Conclusion: The market share so important to game developers these days most likely resides in the console arena. Eidos played it smart by releasing Invisible War only on the Xbox, since only a system of its caliber could ever dream of keeping up with what is experienced in the PC versions. The fact that Eidos and Ion Storm didn’t skimp on the gameplay in order to make the game universally accessible rewards Xboxers with a title that has four unique endings and thousands of ways to...
Excerpt: begins with the player as Alex D., a trainee in a school for corporate mercenaries/soldiers called Tarsus. Players may choose to be either male or female at the onset, but the name remains the same. The game starts out after a terrorist destroys the entire city of Chicago, and the player and their fellow trainees are relocated to Seattle just as the city is being destroyed.
Excerpt: What do you get when you take part roleplaying game and part first person shooter and mix them up. You get Deus Ex: Invisible War of course. Story: Deus Ex: Invisible War is a first person role playing game and is set in a grim future sometime after the first Deus Ex . The game starts off with the destruction of Chicago (which is quite impressive) and you have no clue who is behind it and then your off to discover and figure out exactly what is going on.
Pros: Strong story, Lots of side missions, Great physics, Awesome lighting
Conclusion: THE VERDICT: The dark world of Invisible War isn't all that picturesque, but it's chock full of things to do, and that ought to make some people happy. It's far from perfect, what with the freezing problems and all, but it's time and money well spent if you're a Deus Ex fan. If you're looking for a rapid-fire FPS, look elsewhere. If you're looking for pure stealth, check out Splinter Cell. But if you want a great hybrid, look no further.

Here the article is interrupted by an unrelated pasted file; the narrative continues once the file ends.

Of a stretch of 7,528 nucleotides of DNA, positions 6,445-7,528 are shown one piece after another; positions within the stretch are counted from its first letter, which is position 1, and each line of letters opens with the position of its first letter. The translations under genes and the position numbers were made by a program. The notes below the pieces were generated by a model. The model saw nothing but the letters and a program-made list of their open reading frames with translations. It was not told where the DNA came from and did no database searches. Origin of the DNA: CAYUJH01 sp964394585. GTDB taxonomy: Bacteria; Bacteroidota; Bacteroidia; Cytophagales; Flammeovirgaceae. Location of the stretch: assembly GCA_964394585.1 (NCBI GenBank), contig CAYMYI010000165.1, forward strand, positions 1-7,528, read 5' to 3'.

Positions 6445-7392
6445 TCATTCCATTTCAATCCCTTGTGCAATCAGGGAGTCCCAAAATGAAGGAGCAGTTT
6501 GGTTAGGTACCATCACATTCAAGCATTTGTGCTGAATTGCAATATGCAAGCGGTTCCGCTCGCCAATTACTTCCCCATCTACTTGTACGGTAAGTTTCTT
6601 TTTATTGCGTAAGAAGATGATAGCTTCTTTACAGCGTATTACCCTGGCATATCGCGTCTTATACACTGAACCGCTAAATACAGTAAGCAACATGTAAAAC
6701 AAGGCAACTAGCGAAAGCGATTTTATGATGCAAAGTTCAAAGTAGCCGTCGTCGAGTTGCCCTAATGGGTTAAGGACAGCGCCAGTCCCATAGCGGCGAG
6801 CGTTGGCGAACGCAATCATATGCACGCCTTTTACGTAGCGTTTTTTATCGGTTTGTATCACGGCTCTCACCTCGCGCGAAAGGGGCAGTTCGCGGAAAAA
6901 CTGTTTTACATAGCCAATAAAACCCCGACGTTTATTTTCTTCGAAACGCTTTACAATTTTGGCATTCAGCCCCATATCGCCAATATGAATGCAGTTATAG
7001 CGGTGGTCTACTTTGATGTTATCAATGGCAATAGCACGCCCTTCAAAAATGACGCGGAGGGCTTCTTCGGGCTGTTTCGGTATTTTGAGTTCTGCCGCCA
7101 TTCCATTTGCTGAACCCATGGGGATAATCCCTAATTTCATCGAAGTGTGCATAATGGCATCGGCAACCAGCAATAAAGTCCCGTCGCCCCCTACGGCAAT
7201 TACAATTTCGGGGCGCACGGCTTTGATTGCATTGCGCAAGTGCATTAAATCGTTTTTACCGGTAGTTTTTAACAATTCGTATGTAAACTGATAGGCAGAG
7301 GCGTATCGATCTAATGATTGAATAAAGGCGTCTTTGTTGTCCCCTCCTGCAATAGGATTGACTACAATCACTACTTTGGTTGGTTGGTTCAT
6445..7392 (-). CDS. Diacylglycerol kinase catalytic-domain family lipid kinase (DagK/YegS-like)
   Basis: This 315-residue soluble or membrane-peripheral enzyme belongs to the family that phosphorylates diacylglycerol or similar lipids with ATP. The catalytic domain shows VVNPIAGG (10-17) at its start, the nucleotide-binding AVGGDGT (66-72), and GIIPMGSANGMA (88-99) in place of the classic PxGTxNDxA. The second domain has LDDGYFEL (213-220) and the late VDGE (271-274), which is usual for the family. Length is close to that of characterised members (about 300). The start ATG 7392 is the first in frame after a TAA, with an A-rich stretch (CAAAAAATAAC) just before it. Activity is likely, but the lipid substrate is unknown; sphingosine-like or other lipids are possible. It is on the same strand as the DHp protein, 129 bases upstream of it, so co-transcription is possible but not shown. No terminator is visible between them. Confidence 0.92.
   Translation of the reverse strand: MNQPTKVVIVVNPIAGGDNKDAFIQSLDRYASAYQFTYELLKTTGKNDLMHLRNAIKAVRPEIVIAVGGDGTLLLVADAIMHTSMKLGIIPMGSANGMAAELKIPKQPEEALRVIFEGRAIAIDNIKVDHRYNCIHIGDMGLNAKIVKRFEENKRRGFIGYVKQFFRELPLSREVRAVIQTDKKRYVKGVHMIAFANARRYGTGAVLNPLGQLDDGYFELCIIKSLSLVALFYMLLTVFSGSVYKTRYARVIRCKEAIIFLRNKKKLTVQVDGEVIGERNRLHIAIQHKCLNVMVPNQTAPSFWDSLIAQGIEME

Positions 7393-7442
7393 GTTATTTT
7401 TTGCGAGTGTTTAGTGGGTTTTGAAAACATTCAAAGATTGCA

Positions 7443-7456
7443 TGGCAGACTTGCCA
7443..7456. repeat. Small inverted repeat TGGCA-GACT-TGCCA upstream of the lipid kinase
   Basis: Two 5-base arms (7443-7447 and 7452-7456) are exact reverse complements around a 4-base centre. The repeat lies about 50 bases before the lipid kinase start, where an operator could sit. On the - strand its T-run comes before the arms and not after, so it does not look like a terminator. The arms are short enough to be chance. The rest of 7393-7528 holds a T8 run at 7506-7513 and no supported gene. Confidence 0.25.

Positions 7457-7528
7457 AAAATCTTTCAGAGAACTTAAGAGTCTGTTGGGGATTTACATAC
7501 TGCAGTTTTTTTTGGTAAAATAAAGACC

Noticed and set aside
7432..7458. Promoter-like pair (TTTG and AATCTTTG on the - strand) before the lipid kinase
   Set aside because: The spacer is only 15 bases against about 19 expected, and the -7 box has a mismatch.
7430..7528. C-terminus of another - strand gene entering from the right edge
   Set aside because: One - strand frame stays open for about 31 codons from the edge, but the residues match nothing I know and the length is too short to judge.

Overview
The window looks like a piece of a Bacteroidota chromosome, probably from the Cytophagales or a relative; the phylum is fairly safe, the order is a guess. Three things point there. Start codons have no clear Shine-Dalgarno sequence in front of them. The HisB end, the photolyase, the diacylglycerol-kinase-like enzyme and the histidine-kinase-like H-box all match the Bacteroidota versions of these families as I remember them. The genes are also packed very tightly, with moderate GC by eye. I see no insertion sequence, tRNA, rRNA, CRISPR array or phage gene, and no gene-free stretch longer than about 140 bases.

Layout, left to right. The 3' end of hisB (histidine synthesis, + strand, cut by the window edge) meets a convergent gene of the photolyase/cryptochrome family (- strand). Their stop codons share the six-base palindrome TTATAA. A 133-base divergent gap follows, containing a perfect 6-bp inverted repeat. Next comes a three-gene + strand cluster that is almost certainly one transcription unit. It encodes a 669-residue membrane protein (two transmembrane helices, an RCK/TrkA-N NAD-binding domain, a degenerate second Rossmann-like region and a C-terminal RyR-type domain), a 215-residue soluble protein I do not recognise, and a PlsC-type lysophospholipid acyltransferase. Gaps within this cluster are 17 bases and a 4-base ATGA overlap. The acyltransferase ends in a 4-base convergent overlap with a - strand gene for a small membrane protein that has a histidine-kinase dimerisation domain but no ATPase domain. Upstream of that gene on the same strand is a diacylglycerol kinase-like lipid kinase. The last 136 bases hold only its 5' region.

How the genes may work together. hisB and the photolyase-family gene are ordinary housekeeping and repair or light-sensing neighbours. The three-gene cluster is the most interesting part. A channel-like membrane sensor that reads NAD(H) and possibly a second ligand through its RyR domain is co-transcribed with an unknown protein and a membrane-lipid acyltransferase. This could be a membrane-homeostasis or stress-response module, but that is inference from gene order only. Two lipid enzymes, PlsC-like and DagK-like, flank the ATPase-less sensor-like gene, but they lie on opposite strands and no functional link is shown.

Excerpt: We can get this out of the way right now: Invisible War is not as deep nor as realistic as the original. The characters are not as intriguing. The locales aren't quite as varied. Head shots aren't quite what they used to be. The skill-points system that rewarded you for exploration and allowed for deeper specialization is gone. Body-specific damage/healing is gone. The number of nano-augmentation slots is down from nine to five.
Excerpt: The story in Invisible War is set on something of a shaky foundation. Not to say that the intricate plot lines and developments in the game are anything less than stellar, but the world of Invisible War has some, let’s say, ambiguous origins. This is because in the first game there were multiple possible endings. So you’re never really given a satisfying explanation of what happened 20 years prior to the proceedings of the game, or which ending Invisible War is based on.
Excerpt: Question: how do you follow-up an incredible RPFPS (that's "Role-Playing First-Person Shooter," for the uninitiated) and not foul up the formula, so that you're both giving players what they loved along with something new to grab onto?